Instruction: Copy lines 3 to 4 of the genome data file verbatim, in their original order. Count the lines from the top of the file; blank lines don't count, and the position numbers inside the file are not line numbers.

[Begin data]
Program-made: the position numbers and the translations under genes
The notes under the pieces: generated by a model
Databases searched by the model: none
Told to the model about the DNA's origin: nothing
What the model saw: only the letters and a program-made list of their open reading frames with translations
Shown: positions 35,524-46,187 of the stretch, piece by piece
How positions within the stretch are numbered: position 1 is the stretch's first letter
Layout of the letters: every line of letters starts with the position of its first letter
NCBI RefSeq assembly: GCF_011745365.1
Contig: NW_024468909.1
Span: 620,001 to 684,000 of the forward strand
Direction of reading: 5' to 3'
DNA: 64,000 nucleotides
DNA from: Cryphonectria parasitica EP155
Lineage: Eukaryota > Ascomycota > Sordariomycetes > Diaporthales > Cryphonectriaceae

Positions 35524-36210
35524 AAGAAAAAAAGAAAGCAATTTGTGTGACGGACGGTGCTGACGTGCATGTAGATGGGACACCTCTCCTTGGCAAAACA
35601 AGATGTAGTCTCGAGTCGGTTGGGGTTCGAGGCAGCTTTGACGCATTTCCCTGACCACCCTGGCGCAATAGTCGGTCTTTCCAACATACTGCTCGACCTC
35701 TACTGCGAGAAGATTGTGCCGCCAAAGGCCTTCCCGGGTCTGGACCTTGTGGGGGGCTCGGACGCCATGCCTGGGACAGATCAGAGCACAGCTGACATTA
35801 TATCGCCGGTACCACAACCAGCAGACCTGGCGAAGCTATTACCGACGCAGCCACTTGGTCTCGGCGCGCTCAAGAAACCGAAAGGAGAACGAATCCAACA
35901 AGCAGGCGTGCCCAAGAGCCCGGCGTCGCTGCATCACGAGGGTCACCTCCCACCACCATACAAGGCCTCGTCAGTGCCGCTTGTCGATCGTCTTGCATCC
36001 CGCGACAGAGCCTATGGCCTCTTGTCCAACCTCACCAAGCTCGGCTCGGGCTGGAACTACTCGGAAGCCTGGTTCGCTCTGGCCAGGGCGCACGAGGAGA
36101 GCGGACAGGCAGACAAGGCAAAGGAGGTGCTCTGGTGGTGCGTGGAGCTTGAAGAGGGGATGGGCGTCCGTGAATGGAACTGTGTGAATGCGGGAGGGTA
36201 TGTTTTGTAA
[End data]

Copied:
Databases searched by the model: none
Told to the model about the DNA's origin: nothing